I would like to thank everyone who helped me on this thesis. It took a lot of time and effort and could not have been done without the help of everyone that I consulted. Firstly, I want to thank my professors at Penn State who frequently met with me and took time out of their busy schedules to assist me in completing this research project. Curt Chandler has been a huge help and resource and I could not have even started this project, let alone complete it, without his help and fantastic mind as my thesis supervisor. My honors advisers, Dr. Ford Risley and Dr. Andrea Tapia were also amazing resources. John Beale was also instrumental in helping me get started and providing inspiration and ideas. Secondly, I want to thank all of the journalists with whom I interviewed. These include Andy Carvin, Jonathan Weber, Steve Buttry, Maribel Perez Wadsworth, Micahel Langley, and Najlah Feanny Hicks. They provided invaluable insight into many of the issues I studied and this thesis would not have been complete without their contributions. A special thanks goes out to Mackenzie Warren and the folks at Gannett who were kind enough to host me for the day at their headquarters in Virginia and allow me to probe various experts. Pankaj Paul, Jodi Gersh, Carolyn Chang, and Jim Lenahan who talked to me during the visit were extremely helpful.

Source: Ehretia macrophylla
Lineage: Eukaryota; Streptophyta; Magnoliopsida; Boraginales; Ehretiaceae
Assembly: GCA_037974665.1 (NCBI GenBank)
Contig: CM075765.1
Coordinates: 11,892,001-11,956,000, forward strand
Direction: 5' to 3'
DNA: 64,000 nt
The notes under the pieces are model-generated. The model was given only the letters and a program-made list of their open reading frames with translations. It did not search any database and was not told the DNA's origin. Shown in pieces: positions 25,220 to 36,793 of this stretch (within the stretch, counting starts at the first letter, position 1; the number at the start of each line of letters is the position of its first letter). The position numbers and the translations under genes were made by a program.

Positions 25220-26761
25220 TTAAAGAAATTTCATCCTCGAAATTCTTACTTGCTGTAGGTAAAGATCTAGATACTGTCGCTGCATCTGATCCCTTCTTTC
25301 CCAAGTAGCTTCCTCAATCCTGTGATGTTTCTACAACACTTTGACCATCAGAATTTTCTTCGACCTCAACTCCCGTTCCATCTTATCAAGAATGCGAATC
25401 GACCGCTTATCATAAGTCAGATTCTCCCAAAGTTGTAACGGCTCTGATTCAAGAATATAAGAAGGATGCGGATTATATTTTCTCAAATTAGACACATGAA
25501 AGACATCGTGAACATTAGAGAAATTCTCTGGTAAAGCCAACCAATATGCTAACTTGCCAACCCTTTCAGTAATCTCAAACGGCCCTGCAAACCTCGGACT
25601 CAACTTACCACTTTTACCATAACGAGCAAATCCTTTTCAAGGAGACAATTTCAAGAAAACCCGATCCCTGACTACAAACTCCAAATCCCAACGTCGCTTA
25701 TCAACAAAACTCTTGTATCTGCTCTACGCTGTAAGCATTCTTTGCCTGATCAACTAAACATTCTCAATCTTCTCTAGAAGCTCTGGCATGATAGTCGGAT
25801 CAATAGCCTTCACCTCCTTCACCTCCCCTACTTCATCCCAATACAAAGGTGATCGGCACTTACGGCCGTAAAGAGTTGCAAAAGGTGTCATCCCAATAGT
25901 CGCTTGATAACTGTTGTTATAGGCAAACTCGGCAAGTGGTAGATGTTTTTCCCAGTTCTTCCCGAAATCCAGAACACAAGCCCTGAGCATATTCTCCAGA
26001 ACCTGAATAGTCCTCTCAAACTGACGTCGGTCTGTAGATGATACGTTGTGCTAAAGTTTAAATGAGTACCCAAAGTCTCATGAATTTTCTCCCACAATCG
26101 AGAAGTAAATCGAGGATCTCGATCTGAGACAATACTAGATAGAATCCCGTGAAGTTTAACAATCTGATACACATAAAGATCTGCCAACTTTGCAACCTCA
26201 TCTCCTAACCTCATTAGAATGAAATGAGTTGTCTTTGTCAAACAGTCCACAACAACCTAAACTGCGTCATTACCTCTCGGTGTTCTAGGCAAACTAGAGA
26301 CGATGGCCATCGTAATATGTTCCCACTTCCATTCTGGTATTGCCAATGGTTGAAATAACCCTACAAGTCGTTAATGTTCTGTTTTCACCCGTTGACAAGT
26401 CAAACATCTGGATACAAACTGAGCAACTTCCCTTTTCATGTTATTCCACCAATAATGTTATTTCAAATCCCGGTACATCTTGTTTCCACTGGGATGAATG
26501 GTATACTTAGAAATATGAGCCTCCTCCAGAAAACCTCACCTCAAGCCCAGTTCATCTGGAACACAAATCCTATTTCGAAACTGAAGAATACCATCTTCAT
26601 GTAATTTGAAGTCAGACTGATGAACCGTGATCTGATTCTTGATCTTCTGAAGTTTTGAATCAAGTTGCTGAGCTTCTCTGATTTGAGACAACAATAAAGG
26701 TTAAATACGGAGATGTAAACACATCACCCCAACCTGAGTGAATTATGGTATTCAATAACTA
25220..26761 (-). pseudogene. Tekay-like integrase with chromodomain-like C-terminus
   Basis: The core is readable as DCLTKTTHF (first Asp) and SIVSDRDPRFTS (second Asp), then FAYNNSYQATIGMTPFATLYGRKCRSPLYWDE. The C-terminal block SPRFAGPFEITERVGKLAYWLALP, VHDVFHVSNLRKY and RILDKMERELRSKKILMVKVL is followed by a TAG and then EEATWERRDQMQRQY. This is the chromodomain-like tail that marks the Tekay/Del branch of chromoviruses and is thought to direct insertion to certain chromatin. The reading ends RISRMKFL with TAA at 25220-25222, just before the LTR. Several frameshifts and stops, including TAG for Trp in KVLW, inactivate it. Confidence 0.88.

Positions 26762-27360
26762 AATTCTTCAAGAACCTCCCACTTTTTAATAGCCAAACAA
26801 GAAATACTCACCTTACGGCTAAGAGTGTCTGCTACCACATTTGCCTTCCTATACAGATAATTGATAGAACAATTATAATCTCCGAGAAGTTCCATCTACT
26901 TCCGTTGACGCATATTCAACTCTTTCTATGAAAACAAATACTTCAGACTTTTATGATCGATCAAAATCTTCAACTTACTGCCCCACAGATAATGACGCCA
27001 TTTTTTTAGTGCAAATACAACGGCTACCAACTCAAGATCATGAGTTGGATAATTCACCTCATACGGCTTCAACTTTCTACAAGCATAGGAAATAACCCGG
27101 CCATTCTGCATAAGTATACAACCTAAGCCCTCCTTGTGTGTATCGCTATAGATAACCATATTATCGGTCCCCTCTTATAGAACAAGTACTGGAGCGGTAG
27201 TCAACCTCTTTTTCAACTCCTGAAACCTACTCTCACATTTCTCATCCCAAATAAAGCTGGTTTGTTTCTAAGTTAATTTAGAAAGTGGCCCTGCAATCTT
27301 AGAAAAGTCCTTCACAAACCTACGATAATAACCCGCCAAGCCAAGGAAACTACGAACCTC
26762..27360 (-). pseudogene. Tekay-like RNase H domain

How can traditional media change to embrace an evolving readership and provide a news product that readers find useful and media corporations can make profitable? This is a question that everyone in the newspaper industry is scrambling to answer before they are forced to close down as their circulation drops and advertising revenue plummets (Jarvis). Newspapers are facing tough times because of the internet news revolution - news is available instantly, anywhere, and for free. It's a nobrainer for consumers to get their news online. It no longer makes sense to wait a whole day to see the news, and even less sense to pay for it. That's what the up and coming generation of news consumers are thinking (Edmonds). At the same time as readers going online for their news, they have also become capable of creating their own reporting; and at times doing a better job of it than trained professionals. This revolution has emerged from the ubiquity of camera and smart phones. In essence, every person with a camera phone (which is most everyone) is a reporter. The difference is that these reporters no longer have to be dispatched to the scene when something happens. They are already there. And for the most part, many are well trained in capturing photos or video and transmitting them to the masses. Look at the Hudson River plane crash in January 2009. One of the first photos of the event that ultimately ran on the front page of many newspapers nationwide came from a citizen reporter. Janis Krums, who was on a ferry diverted to pick up flight passengers, snapped the photo on his iPhone from the window of the ferry, uploaded the image to popular social networking site, Twitter, and instantly shared it with the world. Shira Ovide, a media reporter at the Wall Street Journal writes, "Social media tools like Twitter -– which allows users to tap out 140-character status updates — have changed how breaking news events are recorded and covered. They made for on-the-ground reports from the Mumbai terror attacks in November, for example." Through this thesis, I will explore this question of how traditional media can change to embrace new technologies and the concept of citizen media interactions. Although I will 1